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Ray Kay in Miami, where he is currently based. Photo: Michael Raveney
Ray Kay in Miami, where he is currently based. Photo: Michael Raveney

People

Ray Kay – video maker to the stars

Ray Kay makes music videos for the world’s biggest pop stars. His work is seen by millions of people. But the Norwegian is happy to stay anonymous.

Justin Bieber’s music video Baby has been viewed 1.38 billion times on YouTube. The director behind the smash hit is Ray Kay, a name unknown to most of those millions of viewers. And that’s just how the 37-year old from the quiet town of Haugesund in southwestern Norway likes it.

About Ray Kay

1978: Born in Haugesund, Norway.
1992: Hosts music programs on local radio station.
1995: Works part time at local television station TV Haugaland, both behind the scenes and on camera. Takes on a fulltime role later and writes his 10-year plan to become a top music video director in Hollywood.
1996: Makes promotional videos for the Norwegian military during national service.
2002: Directs Live From Pass It for Equicez and Barcelona for Paperboys. Both become huge hits in Norway.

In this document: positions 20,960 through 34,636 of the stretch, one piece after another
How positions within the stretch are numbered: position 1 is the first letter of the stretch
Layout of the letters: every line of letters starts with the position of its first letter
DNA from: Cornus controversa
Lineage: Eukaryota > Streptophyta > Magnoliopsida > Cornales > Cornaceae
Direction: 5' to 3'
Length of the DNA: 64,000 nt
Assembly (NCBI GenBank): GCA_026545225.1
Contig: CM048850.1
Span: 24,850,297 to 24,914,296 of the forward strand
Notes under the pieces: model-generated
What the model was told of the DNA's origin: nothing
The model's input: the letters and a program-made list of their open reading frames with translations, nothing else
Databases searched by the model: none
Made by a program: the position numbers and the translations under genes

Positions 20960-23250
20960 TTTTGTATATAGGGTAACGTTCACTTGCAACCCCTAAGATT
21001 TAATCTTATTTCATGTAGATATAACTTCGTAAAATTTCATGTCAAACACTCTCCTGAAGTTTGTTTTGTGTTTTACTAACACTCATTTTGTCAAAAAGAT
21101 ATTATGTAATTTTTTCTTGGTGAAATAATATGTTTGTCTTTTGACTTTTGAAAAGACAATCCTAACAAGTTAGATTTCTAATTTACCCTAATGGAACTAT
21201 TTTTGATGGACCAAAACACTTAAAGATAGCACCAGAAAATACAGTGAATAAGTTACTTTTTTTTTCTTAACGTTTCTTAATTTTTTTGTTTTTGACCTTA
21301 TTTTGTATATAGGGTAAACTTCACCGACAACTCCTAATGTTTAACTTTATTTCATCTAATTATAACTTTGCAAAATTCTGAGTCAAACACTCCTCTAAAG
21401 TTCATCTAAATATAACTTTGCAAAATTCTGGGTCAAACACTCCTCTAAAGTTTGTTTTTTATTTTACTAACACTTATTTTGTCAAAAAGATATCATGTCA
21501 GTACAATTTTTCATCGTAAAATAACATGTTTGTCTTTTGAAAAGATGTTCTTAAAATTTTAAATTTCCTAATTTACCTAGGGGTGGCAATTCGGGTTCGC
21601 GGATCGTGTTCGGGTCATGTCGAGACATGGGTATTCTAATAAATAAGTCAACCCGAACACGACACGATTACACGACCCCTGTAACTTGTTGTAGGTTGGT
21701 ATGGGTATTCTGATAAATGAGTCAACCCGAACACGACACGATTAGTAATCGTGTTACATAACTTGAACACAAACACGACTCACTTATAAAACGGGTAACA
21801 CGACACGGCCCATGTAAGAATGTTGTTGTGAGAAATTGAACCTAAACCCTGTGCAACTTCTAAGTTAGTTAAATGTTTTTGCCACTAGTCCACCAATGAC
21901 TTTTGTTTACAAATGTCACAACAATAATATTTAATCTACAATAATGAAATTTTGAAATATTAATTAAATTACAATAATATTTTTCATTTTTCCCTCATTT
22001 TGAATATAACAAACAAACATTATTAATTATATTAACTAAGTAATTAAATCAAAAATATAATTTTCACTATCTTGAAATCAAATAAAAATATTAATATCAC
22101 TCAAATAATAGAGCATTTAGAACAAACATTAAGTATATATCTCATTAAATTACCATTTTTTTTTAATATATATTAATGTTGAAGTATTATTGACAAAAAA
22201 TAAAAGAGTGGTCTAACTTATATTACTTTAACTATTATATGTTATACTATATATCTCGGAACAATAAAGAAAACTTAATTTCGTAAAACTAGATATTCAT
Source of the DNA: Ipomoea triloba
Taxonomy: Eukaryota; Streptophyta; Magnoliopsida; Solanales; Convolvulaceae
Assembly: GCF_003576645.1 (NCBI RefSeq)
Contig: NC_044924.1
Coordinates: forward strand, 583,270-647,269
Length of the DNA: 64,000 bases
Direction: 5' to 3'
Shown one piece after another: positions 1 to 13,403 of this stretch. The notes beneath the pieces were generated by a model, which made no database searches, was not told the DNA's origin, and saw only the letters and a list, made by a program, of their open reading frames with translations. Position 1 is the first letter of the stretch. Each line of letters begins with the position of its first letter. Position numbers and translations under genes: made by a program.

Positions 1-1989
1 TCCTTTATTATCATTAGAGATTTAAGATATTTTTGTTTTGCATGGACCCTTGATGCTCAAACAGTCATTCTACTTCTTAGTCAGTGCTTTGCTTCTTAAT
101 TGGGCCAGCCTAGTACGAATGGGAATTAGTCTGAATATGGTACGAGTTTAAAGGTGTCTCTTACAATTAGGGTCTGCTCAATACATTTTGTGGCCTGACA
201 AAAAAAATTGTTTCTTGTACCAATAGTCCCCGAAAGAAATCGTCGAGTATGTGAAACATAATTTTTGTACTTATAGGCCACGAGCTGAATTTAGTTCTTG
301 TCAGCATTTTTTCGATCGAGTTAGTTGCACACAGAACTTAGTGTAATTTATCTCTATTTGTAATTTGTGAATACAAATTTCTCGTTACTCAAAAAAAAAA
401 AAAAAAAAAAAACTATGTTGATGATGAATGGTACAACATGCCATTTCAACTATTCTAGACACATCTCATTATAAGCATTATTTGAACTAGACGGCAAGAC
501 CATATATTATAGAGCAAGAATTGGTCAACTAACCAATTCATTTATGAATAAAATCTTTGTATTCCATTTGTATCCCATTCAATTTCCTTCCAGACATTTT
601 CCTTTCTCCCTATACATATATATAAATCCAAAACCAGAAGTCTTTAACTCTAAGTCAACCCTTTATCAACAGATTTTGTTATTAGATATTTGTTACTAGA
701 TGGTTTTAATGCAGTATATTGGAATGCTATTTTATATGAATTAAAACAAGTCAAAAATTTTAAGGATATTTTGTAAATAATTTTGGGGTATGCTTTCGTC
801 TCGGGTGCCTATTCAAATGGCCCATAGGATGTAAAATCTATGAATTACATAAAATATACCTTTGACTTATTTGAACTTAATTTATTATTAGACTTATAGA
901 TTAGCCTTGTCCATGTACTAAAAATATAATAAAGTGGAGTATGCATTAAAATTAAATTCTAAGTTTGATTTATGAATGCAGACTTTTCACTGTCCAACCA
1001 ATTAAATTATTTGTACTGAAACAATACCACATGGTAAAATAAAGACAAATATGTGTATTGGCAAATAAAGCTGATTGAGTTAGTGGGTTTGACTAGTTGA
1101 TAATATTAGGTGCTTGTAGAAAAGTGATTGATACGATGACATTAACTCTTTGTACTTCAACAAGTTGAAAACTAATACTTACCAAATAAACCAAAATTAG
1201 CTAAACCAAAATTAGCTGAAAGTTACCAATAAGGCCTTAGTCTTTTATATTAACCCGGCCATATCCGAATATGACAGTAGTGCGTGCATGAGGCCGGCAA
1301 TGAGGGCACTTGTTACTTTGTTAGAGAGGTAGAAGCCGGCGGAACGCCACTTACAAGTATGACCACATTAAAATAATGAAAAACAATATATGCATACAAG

2004: Moves to Los Angeles, directs Soldier for Destiny’s Child and Sugar for Trick Daddy, as well as a number of other music videos and commercials.
2006: Directs Back Like That for Ghostface Killah and Me & U with Cassie.
2008: Directs Poker Face for Lady Gaga.
2010: Directs Whip My Hair for Willow Smith and Baby for Justin Bieber, which wins MTV’s Best New Artist award.
2011: Directs Feels So Good for Steven Tyler and Till The World Ends for Britney Spears, which wins MTV’s Best Pop Video award.
2013: Directs Woman’s World for Cher.
2015: Launches music marketing and production company West Avenue Creative with best friend and colleague Øyvind Fjeldheim in Miami.
2016: Continues his music video directing career and enjoys life as one of the best acclaimed music video directors in the US. 

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“I don’t really want to be famous like the artists I direct. I’m happy just doing what I like,” he says.

Kay has made over 200 videos for some of the biggest names in the pop world, including Lady Gaga, Britney Spears, Beyoncé, Cher, Steven Tyler, Diddy, Enrique Iglesias, Cheryl Cole, Nelly Furtado, James Blunt and Gloria Estefan.

“My first big hit video in the US was with Destiny’s Child,” he says. “It seemed completely surreal that they would consider working with me. When my agent told me ‘Beyoncé wants to talk with you,’ I was like, ‘Are you kidding!’ I’m from a small town in Norway – this stuff does not happen to people like me.”